Those of us in this hemisphere savouring the schadenfreude of the schism are in dreamland. We English sports fans who grew up in the 1970s, 1980s or 1990s had a very clear idea of who the Australian player was: rough, uncompromising, ideally in possession of a bushy moustache, fond of crushing Poms under his size 13s while verbally abusing them, and sculling crate after crate of lager.

The Australian cricket team celebrate their win against England in the First Test in the Ashes series at Headingley, 13th June 1989. Tasmanian batsman David Boon is seated third from left
The kind of Australian cricketers to strike fear into the hearts of England fans in the 1970s and 80s - Adrian Murrell/Getty Images

Figures like Dennis Lillee, Jeff Thomson and, the zenith, Merv Hughes defined for the rest of the world the idea of the Aussie cricketer, and indeed the Aussie male. Legendary sledges like “does your husband play cricket as well?” and “bowl him a piano, see if he can play that”, as well as more direct, industrial language came to exemplify the hard, aggressive, ultra-confident Aussie player on the field. The larrikin streak as typified by Shane Warne, or David Boon’s 52 tinnies on the flight from Sydney to London, shaped the image off the park: up for a good time, not taking himself too seriously, democratic, of the people. We respected them and feared them, we loved to hate them, and – in some cases – we grew to hold them in deep admiration and affection: Punter, the Evil Glenn McGrath, who turned out not to be so evil after all and, most of all, Warnie.

But something weird began to happen during the Steve Waugh era. The win-at-all-costs mentality was still there but the Test side began, consciously and deliberately, to position itself as not merely the finest cricket team in the world, but as a vessel for national identity and values. A key staging post was Waugh taking the team to visit Gallipoli in 2001. The self-mythologising, quasi-militaristic journey of The Baggy Green™ then continued into the Justin Langer years, captured unforgettably in the unintentionally hilarious, David Brentian Amazon documentary series whose weirdo mixture of nationalism, management speak and mysticism brought the concepts of “elite honesty”, “the leadership group” and “elite mateship” to a wider audience.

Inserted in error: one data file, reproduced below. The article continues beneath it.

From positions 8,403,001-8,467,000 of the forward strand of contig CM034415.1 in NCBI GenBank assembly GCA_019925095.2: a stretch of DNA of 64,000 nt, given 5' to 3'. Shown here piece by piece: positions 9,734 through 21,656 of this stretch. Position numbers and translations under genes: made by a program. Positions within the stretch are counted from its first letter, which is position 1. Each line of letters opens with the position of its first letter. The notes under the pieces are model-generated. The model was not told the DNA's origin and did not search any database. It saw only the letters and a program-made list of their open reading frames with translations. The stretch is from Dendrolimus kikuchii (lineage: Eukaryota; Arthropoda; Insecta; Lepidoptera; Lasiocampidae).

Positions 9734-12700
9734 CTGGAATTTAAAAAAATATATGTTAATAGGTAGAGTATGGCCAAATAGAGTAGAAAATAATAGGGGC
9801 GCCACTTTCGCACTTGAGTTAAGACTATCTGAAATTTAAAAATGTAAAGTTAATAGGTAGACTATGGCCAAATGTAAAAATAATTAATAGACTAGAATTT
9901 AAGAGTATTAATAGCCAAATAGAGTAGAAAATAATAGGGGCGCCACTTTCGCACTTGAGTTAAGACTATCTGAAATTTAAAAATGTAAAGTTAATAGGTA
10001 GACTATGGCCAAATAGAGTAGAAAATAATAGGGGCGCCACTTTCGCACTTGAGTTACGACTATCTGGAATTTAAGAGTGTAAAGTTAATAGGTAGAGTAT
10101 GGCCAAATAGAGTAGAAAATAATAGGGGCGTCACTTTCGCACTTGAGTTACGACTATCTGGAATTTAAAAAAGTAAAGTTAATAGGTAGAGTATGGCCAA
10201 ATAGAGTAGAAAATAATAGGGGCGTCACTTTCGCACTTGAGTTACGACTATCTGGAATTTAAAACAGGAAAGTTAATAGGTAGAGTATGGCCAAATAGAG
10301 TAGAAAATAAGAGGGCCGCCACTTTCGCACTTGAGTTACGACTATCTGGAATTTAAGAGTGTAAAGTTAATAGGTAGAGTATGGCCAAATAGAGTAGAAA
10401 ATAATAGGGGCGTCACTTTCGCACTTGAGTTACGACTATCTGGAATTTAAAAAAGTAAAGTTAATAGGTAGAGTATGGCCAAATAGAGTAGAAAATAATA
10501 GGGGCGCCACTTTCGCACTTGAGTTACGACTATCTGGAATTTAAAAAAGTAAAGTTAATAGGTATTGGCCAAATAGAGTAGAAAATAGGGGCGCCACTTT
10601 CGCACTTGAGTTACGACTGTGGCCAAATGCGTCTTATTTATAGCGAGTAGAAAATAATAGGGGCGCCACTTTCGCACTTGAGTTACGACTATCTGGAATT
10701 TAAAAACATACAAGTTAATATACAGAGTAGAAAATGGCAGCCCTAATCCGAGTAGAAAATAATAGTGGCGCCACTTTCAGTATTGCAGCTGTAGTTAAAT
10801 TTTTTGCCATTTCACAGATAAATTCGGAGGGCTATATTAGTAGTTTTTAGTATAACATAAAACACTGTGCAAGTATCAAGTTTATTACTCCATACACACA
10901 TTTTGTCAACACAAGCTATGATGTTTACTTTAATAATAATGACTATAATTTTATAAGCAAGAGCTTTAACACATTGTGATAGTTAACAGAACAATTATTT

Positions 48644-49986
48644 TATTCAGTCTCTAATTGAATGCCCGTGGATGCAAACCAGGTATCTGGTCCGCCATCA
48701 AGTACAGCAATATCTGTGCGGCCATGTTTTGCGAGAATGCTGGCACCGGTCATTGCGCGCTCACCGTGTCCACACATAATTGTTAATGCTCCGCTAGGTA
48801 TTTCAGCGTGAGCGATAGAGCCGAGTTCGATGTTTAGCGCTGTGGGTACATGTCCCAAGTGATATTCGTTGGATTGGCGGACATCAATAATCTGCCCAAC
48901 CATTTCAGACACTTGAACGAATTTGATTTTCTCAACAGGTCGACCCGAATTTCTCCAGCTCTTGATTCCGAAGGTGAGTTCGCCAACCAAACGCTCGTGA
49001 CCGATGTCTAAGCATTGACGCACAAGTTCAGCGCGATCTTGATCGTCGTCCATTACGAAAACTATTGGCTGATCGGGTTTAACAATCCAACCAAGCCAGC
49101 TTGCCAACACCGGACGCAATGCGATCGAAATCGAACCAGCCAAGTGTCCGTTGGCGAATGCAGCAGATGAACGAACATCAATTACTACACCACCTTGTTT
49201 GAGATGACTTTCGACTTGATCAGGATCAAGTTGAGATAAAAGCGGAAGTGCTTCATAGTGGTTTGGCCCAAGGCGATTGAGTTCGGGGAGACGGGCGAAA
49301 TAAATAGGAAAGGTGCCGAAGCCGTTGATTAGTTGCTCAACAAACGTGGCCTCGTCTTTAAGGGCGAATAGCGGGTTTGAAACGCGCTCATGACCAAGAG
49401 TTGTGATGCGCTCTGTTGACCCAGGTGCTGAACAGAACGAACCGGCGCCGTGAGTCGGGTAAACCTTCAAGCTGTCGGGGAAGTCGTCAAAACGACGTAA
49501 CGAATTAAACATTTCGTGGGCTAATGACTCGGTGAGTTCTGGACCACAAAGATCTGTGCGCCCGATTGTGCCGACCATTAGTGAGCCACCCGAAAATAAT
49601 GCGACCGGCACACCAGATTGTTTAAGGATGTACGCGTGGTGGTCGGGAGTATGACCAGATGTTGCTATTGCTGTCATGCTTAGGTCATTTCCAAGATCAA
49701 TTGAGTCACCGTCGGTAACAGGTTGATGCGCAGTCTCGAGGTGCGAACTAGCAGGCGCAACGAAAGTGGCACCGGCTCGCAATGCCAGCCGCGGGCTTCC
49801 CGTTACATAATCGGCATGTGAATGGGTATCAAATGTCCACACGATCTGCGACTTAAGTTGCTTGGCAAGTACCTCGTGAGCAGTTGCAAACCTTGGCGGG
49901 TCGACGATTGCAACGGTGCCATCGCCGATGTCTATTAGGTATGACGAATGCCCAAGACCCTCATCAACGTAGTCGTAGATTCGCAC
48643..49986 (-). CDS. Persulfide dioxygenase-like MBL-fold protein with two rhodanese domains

And there was something discordant in this, the self-styled, self-appointed guardians of the spirit of cricket, when every fan and player from every other country was thinking: hang on, are we talking about the same Australian cricket team? It all came crashing down with the Sandpapergate farrago that Johnson references, and the weeping of Steve Smith. The Mitchell versus David civil war suggests that the collective madness in Cricket Australia persists and, for those of us whose sporting lives have been pockmarked by traumatic hammerings by this mob, long may the circus continue.